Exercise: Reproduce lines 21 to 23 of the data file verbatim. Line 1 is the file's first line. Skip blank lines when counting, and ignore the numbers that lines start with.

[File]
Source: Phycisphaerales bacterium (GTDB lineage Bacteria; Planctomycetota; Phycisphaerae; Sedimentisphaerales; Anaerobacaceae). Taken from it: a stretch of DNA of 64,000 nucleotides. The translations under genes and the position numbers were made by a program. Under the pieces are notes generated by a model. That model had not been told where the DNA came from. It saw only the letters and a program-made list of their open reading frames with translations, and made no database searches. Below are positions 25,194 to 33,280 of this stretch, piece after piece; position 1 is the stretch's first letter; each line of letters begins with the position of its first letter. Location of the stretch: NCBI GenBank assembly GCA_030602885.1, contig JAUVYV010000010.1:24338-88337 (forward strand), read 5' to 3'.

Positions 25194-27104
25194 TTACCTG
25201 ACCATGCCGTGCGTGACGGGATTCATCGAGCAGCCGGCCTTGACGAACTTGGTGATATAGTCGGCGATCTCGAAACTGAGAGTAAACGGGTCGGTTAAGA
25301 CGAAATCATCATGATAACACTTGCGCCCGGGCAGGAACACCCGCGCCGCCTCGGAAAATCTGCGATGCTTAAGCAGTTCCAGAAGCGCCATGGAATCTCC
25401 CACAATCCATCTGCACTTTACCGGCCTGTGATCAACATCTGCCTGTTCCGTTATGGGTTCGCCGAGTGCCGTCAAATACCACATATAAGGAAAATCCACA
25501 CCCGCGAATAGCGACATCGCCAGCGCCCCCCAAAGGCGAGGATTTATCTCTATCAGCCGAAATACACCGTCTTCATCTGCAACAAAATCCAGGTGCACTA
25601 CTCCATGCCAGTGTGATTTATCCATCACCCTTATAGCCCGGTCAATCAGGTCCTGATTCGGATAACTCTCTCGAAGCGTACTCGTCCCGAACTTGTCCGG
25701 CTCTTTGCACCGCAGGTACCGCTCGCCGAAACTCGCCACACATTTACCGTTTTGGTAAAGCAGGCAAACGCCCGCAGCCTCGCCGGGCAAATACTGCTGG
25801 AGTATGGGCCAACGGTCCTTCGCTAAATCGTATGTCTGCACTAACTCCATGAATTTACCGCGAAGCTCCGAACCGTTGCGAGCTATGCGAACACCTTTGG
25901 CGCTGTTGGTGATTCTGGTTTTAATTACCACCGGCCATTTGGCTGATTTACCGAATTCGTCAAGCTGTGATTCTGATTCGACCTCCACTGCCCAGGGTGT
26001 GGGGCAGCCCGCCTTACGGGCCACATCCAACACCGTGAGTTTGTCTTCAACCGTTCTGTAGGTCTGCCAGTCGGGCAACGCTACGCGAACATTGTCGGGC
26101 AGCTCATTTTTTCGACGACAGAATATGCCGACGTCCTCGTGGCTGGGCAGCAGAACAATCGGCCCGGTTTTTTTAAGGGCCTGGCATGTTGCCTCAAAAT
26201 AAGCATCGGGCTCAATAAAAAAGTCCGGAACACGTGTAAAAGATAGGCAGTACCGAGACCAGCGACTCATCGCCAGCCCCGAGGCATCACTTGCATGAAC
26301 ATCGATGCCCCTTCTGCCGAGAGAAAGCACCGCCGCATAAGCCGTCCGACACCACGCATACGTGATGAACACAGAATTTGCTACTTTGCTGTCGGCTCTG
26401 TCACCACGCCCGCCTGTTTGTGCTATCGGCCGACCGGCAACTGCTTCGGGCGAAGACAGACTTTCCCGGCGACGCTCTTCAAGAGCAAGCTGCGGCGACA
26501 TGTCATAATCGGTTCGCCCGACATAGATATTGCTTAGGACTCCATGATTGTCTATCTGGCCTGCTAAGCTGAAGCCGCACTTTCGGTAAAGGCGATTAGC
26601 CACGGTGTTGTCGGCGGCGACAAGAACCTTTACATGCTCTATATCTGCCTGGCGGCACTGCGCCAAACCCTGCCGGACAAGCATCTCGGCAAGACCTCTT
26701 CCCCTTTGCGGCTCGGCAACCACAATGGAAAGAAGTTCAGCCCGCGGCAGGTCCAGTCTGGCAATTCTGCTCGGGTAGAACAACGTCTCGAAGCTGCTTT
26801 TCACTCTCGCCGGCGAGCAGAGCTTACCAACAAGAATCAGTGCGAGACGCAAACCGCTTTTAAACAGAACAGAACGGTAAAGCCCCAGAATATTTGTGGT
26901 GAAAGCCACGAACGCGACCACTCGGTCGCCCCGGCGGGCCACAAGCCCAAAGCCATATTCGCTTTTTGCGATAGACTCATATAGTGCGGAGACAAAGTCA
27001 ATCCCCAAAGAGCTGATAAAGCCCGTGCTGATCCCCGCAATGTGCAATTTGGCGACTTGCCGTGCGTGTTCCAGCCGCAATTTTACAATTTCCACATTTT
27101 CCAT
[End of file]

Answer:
26901 GAAAGCCACGAACGCGACCACTCGGTCGCCCCGGCGGGCCACAAGCCCAAAGCCATATTCGCTTTTTGCGATAGACTCATATAGTGCGGAGACAAAGTCA
27001 ATCCCCAAAGAGCTGATAAAGCCCGTGCTGATCCCCGCAATGTGCAATTTGGCGACTTGCCGTGCGTGTTCCAGCCGCAATTTTACAATTTCCACATTTT
27101 CCAT